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Stories of Hope tells of life, not disease
Photos explore diversity, shared strength, of local cancer survivors.
The photographic image is so striking that even preoccupied patients at Virginia Mason clinics waiting room take note.
Rosemary Tracy, an islander and long-term cancer survivor, rests in the concave curve of one tree if rest isnt too passive a word to describe the forthright Tracy, whose gaze suggests she might have moulded the tree to her own contour, rather than the other way around.
The image is one of a series of portraits of cancer survivors by island artist Karyn Carpenter currently on view at Virginia Masons Bainbridge branch.
The diversity of the islanders Carpenter has photographed demonstrates the perversely democratic nature of the cluster of diseases called cancer; they are men and women from all walks of life, they are old and, in the instance of 5-year-old Meghan Smith, diagnosed with leukemia at 15 months, heart-wrenchingly young.
But no one looks like a victim here; the photos speak to living, not dying.
So do the stories that accompany the portraits, written by Meghans mother, Lynn Smith, from interviews with the survivors.
Many say they have developed inner strength through adversity.
For Tracy, the first step on the road to growth came with her diagnosis of infiltrating ductal carcinoma in 1990.
Fourteen years ago this September, I was diagnosed with cancer, Tracy said. In the beginning when I was newly diagnosed, I was filled with shock, outrage and self-pity. How could something so horrible be happening to someone like me?
I was always the one who ate the right foods, exercised regularly, had annual physical exams, had the ability to express all my emotions (both positive and negative) in a constructive way, had a loving supportive circle of family and friends.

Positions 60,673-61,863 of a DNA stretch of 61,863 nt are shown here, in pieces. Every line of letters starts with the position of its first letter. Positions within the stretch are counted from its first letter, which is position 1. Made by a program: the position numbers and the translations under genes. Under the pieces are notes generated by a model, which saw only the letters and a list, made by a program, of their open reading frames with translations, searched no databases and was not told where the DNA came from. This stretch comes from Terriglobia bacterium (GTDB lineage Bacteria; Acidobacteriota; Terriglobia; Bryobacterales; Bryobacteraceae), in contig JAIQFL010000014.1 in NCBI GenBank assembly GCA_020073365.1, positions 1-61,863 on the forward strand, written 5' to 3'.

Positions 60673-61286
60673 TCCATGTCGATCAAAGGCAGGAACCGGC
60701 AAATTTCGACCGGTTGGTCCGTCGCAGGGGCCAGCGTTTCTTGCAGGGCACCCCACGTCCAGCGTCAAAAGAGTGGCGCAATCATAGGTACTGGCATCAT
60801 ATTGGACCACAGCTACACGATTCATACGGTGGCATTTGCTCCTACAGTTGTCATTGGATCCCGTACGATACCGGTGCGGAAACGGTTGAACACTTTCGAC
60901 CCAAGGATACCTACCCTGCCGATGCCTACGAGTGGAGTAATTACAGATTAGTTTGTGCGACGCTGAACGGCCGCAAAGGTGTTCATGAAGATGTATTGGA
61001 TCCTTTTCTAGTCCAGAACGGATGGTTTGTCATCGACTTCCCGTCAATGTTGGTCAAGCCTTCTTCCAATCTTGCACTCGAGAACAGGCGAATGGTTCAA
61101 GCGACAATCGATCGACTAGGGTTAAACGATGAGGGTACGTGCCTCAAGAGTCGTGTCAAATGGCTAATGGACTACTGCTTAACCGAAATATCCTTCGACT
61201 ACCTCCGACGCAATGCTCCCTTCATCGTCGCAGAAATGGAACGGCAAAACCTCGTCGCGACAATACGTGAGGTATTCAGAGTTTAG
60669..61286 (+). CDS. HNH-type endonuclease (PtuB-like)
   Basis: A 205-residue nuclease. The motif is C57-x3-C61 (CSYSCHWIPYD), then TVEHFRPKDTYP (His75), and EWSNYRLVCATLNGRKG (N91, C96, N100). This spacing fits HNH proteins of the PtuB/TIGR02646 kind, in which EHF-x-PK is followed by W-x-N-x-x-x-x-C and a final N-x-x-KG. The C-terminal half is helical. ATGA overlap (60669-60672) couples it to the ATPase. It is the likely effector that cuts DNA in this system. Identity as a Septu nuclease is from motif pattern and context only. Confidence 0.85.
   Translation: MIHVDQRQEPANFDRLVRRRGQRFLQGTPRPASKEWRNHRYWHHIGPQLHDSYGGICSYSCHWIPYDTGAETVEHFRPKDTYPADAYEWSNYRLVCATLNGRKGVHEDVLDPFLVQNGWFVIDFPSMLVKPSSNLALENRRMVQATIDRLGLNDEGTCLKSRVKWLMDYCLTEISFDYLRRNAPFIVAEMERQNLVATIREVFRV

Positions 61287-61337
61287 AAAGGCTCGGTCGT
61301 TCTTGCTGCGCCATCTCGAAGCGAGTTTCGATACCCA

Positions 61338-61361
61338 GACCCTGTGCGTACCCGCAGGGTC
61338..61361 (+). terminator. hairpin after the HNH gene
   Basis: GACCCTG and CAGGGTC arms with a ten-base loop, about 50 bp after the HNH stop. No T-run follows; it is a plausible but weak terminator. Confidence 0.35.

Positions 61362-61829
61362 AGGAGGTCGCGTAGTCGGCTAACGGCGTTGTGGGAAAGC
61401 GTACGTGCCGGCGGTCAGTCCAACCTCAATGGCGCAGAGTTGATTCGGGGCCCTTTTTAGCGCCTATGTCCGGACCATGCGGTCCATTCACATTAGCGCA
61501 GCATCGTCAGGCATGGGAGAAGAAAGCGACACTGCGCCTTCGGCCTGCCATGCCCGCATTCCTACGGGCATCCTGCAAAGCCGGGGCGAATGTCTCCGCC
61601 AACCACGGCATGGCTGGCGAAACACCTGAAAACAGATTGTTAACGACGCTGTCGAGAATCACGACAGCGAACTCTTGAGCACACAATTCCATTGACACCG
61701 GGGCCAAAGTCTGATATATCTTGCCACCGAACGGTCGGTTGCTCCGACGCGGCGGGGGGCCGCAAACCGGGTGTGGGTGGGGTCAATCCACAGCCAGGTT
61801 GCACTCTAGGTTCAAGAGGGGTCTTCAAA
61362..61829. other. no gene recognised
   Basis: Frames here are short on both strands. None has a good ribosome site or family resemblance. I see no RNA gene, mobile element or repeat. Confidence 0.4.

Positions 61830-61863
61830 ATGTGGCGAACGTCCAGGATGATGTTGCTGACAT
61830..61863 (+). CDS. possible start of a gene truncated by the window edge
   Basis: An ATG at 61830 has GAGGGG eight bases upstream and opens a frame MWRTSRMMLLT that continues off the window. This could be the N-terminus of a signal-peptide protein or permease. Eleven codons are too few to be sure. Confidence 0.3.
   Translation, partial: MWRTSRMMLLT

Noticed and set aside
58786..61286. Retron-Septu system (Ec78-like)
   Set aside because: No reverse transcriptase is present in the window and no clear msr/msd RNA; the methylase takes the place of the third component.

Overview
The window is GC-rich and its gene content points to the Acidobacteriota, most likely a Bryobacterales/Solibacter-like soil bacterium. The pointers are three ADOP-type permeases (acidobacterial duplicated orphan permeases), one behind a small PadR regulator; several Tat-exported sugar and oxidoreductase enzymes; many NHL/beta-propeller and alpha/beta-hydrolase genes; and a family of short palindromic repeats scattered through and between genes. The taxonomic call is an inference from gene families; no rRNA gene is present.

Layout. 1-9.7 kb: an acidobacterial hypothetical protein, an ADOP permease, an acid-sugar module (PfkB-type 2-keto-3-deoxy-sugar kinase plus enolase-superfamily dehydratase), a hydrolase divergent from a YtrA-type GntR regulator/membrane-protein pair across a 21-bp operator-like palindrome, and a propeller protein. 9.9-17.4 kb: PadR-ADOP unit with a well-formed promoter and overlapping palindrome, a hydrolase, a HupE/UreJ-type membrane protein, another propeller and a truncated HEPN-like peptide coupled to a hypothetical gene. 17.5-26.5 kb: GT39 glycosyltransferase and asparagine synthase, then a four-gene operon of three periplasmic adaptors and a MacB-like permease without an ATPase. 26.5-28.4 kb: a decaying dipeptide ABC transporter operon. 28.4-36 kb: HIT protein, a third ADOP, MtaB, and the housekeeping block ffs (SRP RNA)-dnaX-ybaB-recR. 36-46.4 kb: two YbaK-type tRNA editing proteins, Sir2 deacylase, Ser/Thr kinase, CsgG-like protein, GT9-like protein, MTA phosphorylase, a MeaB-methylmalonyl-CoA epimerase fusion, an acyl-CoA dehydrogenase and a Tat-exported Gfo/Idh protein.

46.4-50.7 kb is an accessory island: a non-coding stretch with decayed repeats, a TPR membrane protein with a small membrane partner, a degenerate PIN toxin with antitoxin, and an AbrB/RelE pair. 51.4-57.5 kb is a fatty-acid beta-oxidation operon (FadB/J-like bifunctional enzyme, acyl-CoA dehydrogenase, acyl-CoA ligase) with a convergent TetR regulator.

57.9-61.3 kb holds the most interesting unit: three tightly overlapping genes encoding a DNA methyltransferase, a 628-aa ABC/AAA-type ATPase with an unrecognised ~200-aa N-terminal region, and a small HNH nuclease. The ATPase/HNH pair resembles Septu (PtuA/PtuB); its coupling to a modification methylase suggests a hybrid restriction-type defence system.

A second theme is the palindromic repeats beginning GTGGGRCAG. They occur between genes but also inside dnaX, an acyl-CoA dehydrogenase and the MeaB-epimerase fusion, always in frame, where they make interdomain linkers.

In other words, I did everything right.
Tracy soon rallied to meet the challenge head-on. After a bi-lateral mastectomy, she elected to have a double dose of the strongest chemotherapy available.
Now a long-term survivor, Tracy offers emotional support to those with the disease.
(Having cancer) has given me more than it has taken away, she said. It has clarified in my mind the things that really matter to me, things like love, family, loyalty, true friendship, compassion and acceptance.
Three-and-a-half years after their 18-month-old daughter Meghans diagnosis of chronic myelogenous leukemia, Lynn and Darren Smith can attest that life goes on after cancer.
Meghan was 15 months old when a check-up turned into a parents nightmare.
(The doctor) said, oh, this feels a little weird, lets do a blood test, Smith recalls. When the results of the test came in, the doctor sat her down.
She said, I have bad news. The first thing I said was no.
Smith was told to head directly to Childrens Hospital.
After chemotherapy, Meghan underwent a bone marrow transplant at 18 months.
The family was preparing for Meghans return when the little girl developed the severe reaction to donated tissue called acute graft versus host disease.
It was a disaster, Smith said, We almost lost her.
What saved her daughter, Smith says, was an experimental drug being tested by Fred Hutchinson Cancer Research Center.
They reopened the trial for her, Smith said. It worked within a week.
A second bout was treated successfully.
Today, with just one cancer cell per million cells, Meghan is close to cancer-free.
We just take it day by day, Smith said. Its taught me you can handle stuff you dont think you can.
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Karyn Carpenters Portraits of Cancer, Stories of Hope are on public view at the Virginia Mason Clinic on Bainbridge. The prints will travel to several Kitsap venues, with funding from Humble Abode, a local nonprofit offering support to those affected by cancer. Information: www.humbleabode.us.